And in fact Tiberius’ entire start was through the consuls, as though in the old republic; and, being ambivalent about ruling, even when he posted the edict by which he summoned the senators to the curia, he headed it only with the tribunician power received under Augustus.

No longer do we have the power-hungry hypocrite so beloved of our history books; in fact we have the exact opposite: an emperor who genuinely did not know whether he wanted to be emperor or not. This puts a quite different complexion on the start of Tiberius’ reign, which in turn stands a more than reasonable chance of opening up a reinterpretation of the reign as a whole.

The M manuscript of Tacitus Annales 1 for the passage under discussion           

It would naturally be a considerable historical achievement if we were able to reinterpret the reign of so significant an emperor as Tiberius, but this example suggests that we do not stand a chance if we rely on English translations. Even if one does not accept the punctuation proposed here and prefers to retain that adopted in the translations, the fact remains that one is not even in a position to debate the respective merits of each – and hence the case of Tiberius in general – unless one has a knowledge of Latin. As I said earlier, we use ‘history’ to provide ourselves with a framework in which to understand texts, but it is clear that we need to be able to understand texts if we are to construct that framework in the first place. Knowledge of history and knowledge of Latin are interdependent.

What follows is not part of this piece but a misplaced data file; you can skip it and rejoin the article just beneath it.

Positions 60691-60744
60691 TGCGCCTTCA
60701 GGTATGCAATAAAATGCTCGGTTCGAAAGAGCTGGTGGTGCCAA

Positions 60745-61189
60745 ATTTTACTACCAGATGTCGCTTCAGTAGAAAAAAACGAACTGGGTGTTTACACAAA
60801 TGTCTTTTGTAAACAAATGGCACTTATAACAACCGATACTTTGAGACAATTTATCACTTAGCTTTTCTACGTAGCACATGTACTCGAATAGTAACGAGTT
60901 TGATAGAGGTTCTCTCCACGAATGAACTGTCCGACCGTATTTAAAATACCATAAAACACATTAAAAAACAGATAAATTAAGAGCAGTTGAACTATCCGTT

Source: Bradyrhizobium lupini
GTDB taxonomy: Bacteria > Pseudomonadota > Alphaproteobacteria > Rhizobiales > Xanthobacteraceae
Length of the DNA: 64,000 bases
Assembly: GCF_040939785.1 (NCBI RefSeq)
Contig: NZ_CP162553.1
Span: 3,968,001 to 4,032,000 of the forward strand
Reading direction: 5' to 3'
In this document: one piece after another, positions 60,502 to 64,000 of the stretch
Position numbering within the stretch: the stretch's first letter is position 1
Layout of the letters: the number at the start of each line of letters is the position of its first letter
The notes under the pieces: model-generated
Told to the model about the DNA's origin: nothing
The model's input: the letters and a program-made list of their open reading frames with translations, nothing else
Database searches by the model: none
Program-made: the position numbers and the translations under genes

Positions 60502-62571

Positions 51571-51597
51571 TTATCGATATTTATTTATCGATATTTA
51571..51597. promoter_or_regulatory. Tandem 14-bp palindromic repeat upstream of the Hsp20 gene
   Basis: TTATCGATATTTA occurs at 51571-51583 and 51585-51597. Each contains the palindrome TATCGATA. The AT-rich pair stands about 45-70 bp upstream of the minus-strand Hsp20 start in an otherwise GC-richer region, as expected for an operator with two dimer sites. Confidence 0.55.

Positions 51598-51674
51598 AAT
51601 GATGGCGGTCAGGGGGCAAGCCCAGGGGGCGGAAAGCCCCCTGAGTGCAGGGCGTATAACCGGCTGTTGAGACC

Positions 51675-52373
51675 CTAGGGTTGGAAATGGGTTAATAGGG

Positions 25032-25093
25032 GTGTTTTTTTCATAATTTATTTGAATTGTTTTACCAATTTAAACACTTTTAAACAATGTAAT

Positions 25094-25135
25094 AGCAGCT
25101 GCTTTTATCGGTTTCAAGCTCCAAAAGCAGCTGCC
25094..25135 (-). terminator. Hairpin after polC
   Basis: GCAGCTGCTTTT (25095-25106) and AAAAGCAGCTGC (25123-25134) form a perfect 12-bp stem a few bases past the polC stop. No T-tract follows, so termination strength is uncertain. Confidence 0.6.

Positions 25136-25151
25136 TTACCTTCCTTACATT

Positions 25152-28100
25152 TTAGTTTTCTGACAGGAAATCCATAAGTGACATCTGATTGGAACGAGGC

It is said that some of those who nowadays teach ancient history in universities do not know any ancient language; but how can they teach a subject when they cannot understand the sources on which their subject depends? Nor is this question pertinent only to ancient history: can philosophers who teach Greek philosophy read Plato and Aristotle in the original? Or are they also dependent on the fortuity of a Penguin translation? The shelves of university libraries are laden with commentaries on ancient authors, each of them published in an effort at explaining their chosen text; classical scholars spend their professional lives submitting to learned journals detailed investigations of linguistic issues, sometimes the meaning of an individual word or usage. Some, perhaps many, of these scholarly contributions have the potential to affect our view of what the ancients wrote and hence of the world in which they lived, yet these works remain closed to those who rely only on English translations.